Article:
Svm Computer Aided Diagnosis For Anesthetic Doctors Biology Essay

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The application of machine learning tools has shown its advantage in medical aided decision. The purpose of this study is to construct a medical decision support system based on support vector machines (SVM) with 30 physical features for helping the Doctors Specialized in Anesthesia DSA in pre-anesthetic examination or preoperative consultation. For that, in this work, a new dataset has been obtained with the help DSA. The patients (898 patients) in this database were selected from different private clinics and hospitals of western Algeria.

The medical records collected from patients suffering from a variety of diseases ensure the generalization performance of the decision system.

In this paper, the proposed system is composed of four parts where each one gives a different output. The first step is devoted to automatic detection of some typical features corresponding to the ASA (American Society of Anesthesiologists) sores. These characteristic are widely used by all DSA in pre-anesthetic examinations. In the second step, a decision making process is applied in order to accept or refuse the patient for surgery. The goal of the following step is to choose the best anesthetic technique for the patient (general anesthesia or local anesthesia). In the final step we examines if the patient's tracheal intubation is easy or hard.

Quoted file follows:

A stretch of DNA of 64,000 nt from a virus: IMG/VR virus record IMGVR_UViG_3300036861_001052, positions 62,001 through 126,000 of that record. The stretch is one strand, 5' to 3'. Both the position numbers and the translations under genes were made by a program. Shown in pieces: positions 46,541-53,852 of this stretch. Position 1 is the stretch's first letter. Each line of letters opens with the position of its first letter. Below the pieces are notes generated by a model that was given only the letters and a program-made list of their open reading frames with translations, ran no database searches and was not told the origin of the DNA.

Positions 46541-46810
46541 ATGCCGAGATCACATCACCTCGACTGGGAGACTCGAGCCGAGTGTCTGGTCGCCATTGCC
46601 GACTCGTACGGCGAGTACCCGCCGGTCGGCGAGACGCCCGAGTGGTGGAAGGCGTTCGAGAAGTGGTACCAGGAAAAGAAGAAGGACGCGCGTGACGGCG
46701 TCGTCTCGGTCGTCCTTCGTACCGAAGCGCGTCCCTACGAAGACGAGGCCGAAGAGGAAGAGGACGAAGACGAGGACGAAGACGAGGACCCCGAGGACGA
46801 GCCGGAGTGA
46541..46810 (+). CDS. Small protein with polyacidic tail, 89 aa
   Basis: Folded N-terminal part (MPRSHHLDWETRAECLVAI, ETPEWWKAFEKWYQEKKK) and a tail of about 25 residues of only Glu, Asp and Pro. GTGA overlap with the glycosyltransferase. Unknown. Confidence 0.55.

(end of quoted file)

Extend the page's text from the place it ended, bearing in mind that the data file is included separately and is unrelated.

Moreover, the robustness of the proposed system were examined using 6-fold cross-validation method and results show the SVM-based decision support system can achieve an average classification accuracy of 87.52% in the first module, 91.42% for the second module, 93.31% for the third module and finally 94.76 % for the fourth module.

Keywords- Doctors Specialized in Anesthesia, Support vector machines, American Society of Anesthesiologists scores, machine learning, pre-anesthetic examination.

Manuscript received "Date here here"

About 1st author: Biomedical engineering laboratory, Tlemcen University

(Telephone: +213 550 568 090 email: amine_lazouni@yahoo.fr)

About 2nd author: Biomedical engineering laboratory, Tlemcen University, System and modeling research unit, Liege university

( email: mostafa.elhabibdaho@mail.univ-tlemcen.dz)

About 3rd author: Biomedical engineering laboratory, Tlemcen University

(email: nesma.settouti@gmail.com)

About 4th author: Biomedical engineering laboratory, director of CREDOM research unit, Tlemcen University

(email: am_chikh@yahoo.fr)

INTRODUCTION

The risks of anesthesia and mortality rates are pretty low these years. As a matter of fact, not only have errors become relatively uncommon, but experts say that anesthesia is one of the safest areas of health care today thanks to the works being done in the medical decision support in the field of anesthesia.